A number of years ago I started on journey to get healthy, lose weight, and see if I couldn’t take control of a life that I felt was going in a downward spiral. I knew that if something didn’t change, I’d be topping 250 pounds by the time I was thirty. That was not a direction I wanted to go. In the past I had topped out the scale at 215 pounds after spending a semester abroad. While I lost the weight I gained over the summer, the next few years was a fight with the scale, hovering around the 190 mark. Finally, I got sick of struggling and trying to do weight loss on my own. At that point my boss had suggested Weight Watchers, with whom she had had great success. Up until that point I’d always assumed that something like Weight Watchers was for the weak. I thought I could do it on my own. Then, finally, after a night binge consisting of a whole flatbread, half a tub of ice cream, three glasses of wine, and half a package of Oreos, I realized that I couldn’t do this by myself. I made a promise to myself that that Saturday I would attend my first Weight Watchers meeting. That was nearly two years ago. I didn’t tell my mother that I’d joined as I thought she’d laugh at me. She too struggles with her weight and I had thought she’d always written off Weight Watchers as a money grab. After three months of consistent weight loss, I finally told my mother what my secret was. Rather than laughing at me, she told me she’d been thinking about joining and that this would be a catalyst for her to turn thought into action. It took me only four months to lose thirty pounds. It was quick. I lost consistently and stuck to the plan religiously. I wanted to hit lifetime status as soon as possible so I could stop paying the weekly fees which I didn’t really have the disposable income for at that time. I lost the weight and kept it off for a year and a half.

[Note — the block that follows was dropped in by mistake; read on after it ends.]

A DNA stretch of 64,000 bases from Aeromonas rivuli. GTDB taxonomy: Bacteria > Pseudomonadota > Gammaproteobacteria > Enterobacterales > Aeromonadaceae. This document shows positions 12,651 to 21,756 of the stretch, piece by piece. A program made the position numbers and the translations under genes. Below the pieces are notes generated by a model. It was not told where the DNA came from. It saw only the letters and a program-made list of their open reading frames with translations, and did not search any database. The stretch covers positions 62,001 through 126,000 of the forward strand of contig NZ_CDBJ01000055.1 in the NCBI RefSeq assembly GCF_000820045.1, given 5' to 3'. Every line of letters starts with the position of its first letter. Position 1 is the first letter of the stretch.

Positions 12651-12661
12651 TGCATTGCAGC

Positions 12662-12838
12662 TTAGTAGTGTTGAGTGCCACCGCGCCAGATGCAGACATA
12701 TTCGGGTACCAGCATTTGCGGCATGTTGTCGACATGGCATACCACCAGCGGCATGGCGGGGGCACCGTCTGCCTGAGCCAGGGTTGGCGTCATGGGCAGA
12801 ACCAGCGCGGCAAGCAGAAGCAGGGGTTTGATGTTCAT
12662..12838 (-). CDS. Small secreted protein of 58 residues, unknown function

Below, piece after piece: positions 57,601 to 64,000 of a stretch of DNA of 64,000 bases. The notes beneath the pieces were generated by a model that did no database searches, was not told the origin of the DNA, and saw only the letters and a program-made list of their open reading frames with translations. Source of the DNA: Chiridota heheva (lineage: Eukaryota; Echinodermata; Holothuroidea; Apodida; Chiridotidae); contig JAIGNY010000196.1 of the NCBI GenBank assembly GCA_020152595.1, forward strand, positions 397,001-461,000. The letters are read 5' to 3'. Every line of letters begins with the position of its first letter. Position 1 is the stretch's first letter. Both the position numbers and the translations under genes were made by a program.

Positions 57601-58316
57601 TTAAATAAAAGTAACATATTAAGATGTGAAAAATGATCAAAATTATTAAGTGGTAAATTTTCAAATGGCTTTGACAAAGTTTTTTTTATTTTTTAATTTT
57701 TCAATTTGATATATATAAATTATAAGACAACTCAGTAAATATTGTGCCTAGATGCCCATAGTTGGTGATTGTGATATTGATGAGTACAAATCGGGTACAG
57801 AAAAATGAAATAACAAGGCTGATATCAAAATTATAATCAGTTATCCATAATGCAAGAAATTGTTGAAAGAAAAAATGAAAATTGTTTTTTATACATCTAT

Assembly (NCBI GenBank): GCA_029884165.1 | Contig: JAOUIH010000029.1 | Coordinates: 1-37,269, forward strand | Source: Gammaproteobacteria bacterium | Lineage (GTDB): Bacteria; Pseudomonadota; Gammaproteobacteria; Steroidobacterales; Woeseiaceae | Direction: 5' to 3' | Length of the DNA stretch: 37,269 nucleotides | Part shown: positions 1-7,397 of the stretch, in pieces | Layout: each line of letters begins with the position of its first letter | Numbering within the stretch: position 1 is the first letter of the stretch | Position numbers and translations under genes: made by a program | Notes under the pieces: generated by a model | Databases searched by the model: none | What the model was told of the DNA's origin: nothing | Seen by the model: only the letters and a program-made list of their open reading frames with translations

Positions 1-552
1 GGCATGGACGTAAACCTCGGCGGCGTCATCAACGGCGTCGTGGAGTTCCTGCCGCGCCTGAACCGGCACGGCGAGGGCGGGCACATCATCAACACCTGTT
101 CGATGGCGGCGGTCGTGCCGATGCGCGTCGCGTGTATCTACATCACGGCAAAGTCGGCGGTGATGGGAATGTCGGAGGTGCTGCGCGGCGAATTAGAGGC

Last August I moved from my home in Edmonton to Toronto to attend culinary school. I’d upped and quit my office job, deciding to train in the culinary arts so that I could start a business as a personal chef and help other realize that success I’d had in their own weight loss journeys– or even in just creating healthy lifestyle change. That could include people experimenting with becoming vegetarian, vegan, or people who had to deal with dietary restrictions such as celiac or diabetes.
My first semester at school went excellently. I maintained my weight and even lost a little bit more. I was zealous in watching my food consumption to the point that people started to bug me about it. I was obsessed. Then come January I lapsed into depression. I ceased to care about my body and shoved any sort of food into my mouth that made me feel better temporarily. I put forty pounds back on in four months. I hid in my room and munched on peanut butter, cake mix, popcorn, and Oreos. I ate all the time, and when I wasn’t eating I was obsessing about when I would eat again. I didn’t truly snap out of my depression until I left Toronto and headed back out West. Now, after being back in Alberta for a month and a half, I finally feel like I’m ready to attempt losing the weight again. I’ve been making healthier choices lately, but have simply been eating too much, and still have the occasional peanut butter or dried fruit binge. As I approach weight loss again, I find that there are things I learned from my last time around that I do not want to repeat. For example, last time I lost weight I used a lot of artificial sweeteners. Sucralse (Splenda) and Asparatame were two of my best friends. I knew that they weren’t any good for me and that they could also trigger sugar cravings. Many scientific studies have warned against using these forms of sweeteners, but I justified it by saying that while they may not be healthy, neither is being overweight. Touche. But trading one evil for another shouldn’t be the way things have to go. So, this time around I’m trying to lose the weight without using artifical sweeteners. This is going to be a challenge, as I have a super sweet tooth.I know the tricks, like eating lots of fruit, and if you’re going to have chocolate, just have a little bit. Have you ever tried having an entire chocolate bar in front of you and only having one piece? I don’t know about you, but it just doesn’t work for me. So my plan is to steer clear of it completely. Sad, but true. So, no artificial sweeteners. This time around I’m going to love the body that God gave me. After all, I’ve only got one, so I’d better take care of it if I want it to last. Now, if it just wasn’t so hard to get up for those early morning swims!